I just discovered your fabulous website and thought I’d put a few questions out to all the traveling wine experts. I apologize for the wide range of topics, and I will be sure to search through your archives as well. I just finished the WSET Advanced and am planning to travel with the French Wine Society on a guided tour of Burgundy in June. (Here is the itinerary should you be interested: s3.wine-scholar-guild.cognix-systems.net
Which Burgundy books do you most recommend I read before I go?
I will have one, maybe two evenings free to dine in Beane/Montagny area. I’ve seen some of your threads with restaurant ideas, but where would you go if you only had one night? I hope not, but I may be dining alone, so it should be a more relaxed place.
I plan to go to Colmar in Alsace for a day or two. Does anyone have recommendations for vineyards which welcome visitors? I speak German and extremely limited French. I know my way around Colmar a bit but will be relying on public transport. Any fabulous restaurant recommendations?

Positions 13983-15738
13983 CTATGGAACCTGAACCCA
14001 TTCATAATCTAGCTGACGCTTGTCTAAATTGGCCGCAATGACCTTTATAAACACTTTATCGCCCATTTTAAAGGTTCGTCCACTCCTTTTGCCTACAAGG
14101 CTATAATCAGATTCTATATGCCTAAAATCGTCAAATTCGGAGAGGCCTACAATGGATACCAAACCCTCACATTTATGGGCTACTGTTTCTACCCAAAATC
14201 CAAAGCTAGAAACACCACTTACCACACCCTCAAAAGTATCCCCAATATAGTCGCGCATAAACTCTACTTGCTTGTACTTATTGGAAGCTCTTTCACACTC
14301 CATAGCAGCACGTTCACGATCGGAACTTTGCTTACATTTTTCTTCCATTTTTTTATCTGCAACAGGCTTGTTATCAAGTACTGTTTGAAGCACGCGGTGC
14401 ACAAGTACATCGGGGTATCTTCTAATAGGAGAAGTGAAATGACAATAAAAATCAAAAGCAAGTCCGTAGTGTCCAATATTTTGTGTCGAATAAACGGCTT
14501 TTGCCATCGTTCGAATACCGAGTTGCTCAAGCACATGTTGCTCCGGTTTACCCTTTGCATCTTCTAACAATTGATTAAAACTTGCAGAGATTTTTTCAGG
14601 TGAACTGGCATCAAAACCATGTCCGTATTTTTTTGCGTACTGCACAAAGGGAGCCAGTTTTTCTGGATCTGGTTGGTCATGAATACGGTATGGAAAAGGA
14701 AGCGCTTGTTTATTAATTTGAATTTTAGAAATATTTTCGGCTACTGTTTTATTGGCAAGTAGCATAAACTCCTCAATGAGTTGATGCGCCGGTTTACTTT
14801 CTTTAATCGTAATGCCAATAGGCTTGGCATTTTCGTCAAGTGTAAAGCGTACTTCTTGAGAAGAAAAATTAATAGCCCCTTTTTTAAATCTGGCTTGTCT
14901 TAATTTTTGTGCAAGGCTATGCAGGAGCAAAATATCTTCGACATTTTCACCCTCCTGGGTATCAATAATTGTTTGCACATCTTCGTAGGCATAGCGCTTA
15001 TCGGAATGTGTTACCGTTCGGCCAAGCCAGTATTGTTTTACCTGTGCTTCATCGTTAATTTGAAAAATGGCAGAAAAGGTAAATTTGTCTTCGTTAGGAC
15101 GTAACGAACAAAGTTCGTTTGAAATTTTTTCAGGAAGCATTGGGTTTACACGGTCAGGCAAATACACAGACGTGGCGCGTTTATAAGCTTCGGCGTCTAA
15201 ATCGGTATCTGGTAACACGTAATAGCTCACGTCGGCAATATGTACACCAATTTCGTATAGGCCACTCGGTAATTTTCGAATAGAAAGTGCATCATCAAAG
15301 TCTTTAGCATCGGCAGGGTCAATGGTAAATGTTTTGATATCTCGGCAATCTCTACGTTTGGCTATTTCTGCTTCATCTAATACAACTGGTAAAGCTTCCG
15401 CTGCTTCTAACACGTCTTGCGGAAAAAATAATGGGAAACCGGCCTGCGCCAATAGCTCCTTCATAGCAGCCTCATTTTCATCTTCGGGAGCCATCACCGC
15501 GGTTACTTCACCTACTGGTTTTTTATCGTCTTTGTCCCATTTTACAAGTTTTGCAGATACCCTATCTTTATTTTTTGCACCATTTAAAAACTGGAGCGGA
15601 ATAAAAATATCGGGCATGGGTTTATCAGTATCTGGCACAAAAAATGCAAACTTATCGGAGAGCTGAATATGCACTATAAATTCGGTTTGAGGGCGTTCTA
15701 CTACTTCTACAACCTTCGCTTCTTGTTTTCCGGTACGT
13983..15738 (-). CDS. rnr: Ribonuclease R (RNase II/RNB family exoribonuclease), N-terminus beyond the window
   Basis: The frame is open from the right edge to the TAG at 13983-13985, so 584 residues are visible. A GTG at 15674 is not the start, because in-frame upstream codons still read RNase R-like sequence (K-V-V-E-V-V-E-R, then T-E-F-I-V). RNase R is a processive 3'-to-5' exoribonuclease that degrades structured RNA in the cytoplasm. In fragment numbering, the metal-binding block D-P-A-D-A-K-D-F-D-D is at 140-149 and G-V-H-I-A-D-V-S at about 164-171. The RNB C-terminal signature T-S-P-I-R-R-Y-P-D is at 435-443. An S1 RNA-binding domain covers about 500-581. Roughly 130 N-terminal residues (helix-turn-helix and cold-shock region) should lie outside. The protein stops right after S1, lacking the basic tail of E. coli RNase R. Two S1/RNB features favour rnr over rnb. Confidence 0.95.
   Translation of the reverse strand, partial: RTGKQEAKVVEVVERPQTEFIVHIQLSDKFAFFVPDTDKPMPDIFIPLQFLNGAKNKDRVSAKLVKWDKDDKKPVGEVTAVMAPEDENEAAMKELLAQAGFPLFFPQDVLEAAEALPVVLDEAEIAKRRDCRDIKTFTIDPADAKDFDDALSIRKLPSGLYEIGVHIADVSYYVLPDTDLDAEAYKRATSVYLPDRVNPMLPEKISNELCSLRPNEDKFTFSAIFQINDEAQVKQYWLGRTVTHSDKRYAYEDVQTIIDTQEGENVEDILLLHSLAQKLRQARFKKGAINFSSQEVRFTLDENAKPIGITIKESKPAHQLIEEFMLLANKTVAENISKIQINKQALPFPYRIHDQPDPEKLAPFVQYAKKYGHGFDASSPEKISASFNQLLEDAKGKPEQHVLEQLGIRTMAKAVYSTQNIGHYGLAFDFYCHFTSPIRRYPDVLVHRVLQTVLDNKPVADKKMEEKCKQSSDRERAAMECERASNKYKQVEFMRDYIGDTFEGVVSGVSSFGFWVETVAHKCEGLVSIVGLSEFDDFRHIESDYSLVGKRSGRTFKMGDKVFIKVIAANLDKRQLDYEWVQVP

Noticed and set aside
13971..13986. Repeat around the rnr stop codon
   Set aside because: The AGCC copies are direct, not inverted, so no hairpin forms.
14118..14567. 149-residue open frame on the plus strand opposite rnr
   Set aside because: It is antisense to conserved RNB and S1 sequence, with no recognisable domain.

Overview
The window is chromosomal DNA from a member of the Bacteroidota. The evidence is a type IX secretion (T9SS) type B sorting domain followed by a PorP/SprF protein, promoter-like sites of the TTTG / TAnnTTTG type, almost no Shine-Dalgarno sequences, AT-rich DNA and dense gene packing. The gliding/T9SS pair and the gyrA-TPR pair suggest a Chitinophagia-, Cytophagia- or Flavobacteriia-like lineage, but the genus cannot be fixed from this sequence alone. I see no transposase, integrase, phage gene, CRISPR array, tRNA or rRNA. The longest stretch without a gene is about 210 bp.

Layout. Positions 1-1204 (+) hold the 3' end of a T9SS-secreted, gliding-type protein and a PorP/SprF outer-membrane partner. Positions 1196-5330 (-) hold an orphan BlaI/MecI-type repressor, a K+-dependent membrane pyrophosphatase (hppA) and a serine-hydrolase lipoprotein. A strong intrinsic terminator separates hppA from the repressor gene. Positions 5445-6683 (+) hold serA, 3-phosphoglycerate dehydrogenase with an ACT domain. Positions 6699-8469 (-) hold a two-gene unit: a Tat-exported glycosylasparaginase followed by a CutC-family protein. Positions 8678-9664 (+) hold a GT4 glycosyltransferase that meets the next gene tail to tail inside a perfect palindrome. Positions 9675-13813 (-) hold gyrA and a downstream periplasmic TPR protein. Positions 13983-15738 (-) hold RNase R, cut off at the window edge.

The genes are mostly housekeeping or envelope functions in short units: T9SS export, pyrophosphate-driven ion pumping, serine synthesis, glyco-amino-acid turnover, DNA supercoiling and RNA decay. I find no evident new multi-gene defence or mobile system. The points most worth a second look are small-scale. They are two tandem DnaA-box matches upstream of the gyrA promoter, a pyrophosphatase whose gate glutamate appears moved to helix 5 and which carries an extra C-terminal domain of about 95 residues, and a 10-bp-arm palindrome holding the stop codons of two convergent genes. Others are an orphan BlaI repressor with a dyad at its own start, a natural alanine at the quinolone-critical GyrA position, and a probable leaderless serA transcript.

From there I will spend 10 days or so in the Florence area. Can anyone recommend a guided tour agency that is less touristy/slightly more technical? Or vinyards I should absolutely visit? I would like to have a few learning opportunities arranged before I go.
To me, the essential Burgundy book is still, after all these years (published in 1990), Matt Kramer’s Making Sense of Burgundy. It’s out of print and a bit expensive, but you should be able to find a used copy for $65 or so.
Depending on how spry you are, you may look at renting a bike in Colmar and pedaling up towards Kayserberg. Eack little town is littered with wineries and you’re in the midst of amazingly beautiful rolling vineyard terrain. A personal favorite is Domaine Paul Blanck in Kientzheim. If a bike is no-go then a car for a day would be worthwhile as there is so many beautiful things to see.
The standards. Love Trimbach and Weinbach. If you can get a copy of Tom Stevenson’s “Wines of Alsace” published by Faber, now out of print, it covers many producers, the villages, and the grand cru vinyards. It’s still the best book on Alsace wine.
Hi Julie, and welcome to WB! The only Burgundy book I have (and have read) is by Remington Norman and Charles Taylor (I have the 3d ed but IIRC there is a 4th by now). I’m hardly an expert, but it has taught me a good part of what I know. Fascinating region, pretty complicated, but definitely worth the effort!